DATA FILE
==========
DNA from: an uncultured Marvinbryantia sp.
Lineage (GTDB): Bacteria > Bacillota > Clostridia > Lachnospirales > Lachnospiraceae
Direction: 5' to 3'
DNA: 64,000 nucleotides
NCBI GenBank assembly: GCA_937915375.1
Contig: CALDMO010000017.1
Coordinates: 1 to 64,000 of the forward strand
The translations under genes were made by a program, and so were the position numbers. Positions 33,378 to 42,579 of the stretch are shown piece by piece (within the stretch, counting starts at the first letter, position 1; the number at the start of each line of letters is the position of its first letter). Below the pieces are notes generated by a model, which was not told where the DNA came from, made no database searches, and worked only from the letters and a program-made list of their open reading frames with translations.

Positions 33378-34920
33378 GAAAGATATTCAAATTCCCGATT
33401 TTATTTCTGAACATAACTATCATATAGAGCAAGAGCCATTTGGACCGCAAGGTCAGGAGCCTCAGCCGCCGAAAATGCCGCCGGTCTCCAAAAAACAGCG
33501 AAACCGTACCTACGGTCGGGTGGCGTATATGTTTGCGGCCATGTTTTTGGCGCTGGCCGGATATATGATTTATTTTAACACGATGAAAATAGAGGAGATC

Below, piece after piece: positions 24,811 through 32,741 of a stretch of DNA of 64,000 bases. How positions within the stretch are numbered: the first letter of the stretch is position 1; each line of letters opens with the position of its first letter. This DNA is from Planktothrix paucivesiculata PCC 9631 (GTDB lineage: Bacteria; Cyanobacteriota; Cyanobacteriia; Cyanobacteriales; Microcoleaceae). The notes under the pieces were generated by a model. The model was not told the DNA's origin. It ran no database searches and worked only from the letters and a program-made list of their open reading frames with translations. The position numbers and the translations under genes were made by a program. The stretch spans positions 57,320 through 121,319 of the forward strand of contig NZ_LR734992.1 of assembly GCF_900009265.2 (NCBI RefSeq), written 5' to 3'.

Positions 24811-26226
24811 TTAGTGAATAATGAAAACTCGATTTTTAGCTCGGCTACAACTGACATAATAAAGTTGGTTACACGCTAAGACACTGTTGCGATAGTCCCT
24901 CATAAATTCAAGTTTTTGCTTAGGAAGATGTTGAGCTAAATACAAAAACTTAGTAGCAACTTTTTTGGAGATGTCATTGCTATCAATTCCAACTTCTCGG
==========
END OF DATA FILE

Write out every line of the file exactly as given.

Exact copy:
DNA from: an uncultured Marvinbryantia sp.
Lineage (GTDB): Bacteria > Bacillota > Clostridia > Lachnospirales > Lachnospiraceae
Direction: 5' to 3'
DNA: 64,000 nucleotides
NCBI GenBank assembly: GCA_937915375.1
Contig: CALDMO010000017.1
Coordinates: 1 to 64,000 of the forward strand
The translations under genes were made by a program, and so were the position numbers. Positions 33,378 to 42,579 of the stretch are shown piece by piece (within the stretch, counting starts at the first letter, position 1; the number at the start of each line of letters is the position of its first letter). Below the pieces are notes generated by a model, which was not told where the DNA came from, made no database searches, and worked only from the letters and a program-made list of their open reading frames with translations.

Positions 33378-34920
33378 GAAAGATATTCAAATTCCCGATT
33401 TTATTTCTGAACATAACTATCATATAGAGCAAGAGCCATTTGGACCGCAAGGTCAGGAGCCTCAGCCGCCGAAAATGCCGCCGGTCTCCAAAAAACAGCG
33501 AAACCGTACCTACGGTCGGGTGGCGTATATGTTTGCGGCCATGTTTTTGGCGCTGGCCGGATATATGATTTATTTTAACACGATGAAAATAGAGGAGATC

Below, piece after piece: positions 24,811 through 32,741 of a stretch of DNA of 64,000 bases. How positions within the stretch are numbered: the first letter of the stretch is position 1; each line of letters opens with the position of its first letter. This DNA is from Planktothrix paucivesiculata PCC 9631 (GTDB lineage: Bacteria; Cyanobacteriota; Cyanobacteriia; Cyanobacteriales; Microcoleaceae). The notes under the pieces were generated by a model. The model was not told the DNA's origin. It ran no database searches and worked only from the letters and a program-made list of their open reading frames with translations. The position numbers and the translations under genes were made by a program. The stretch spans positions 57,320 through 121,319 of the forward strand of contig NZ_LR734992.1 of assembly GCF_900009265.2 (NCBI RefSeq), written 5' to 3'.

Positions 24811-26226
24811 TTAGTGAATAATGAAAACTCGATTTTTAGCTCGGCTACAACTGACATAATAAAGTTGGTTACACGCTAAGACACTGTTGCGATAGTCCCT
24901 CATAAATTCAAGTTTTTGCTTAGGAAGATGTTGAGCTAAATACAAAAACTTAGTAGCAACTTTTTTGGAGATGTCATTGCTATCAATTCCAACTTCTCGG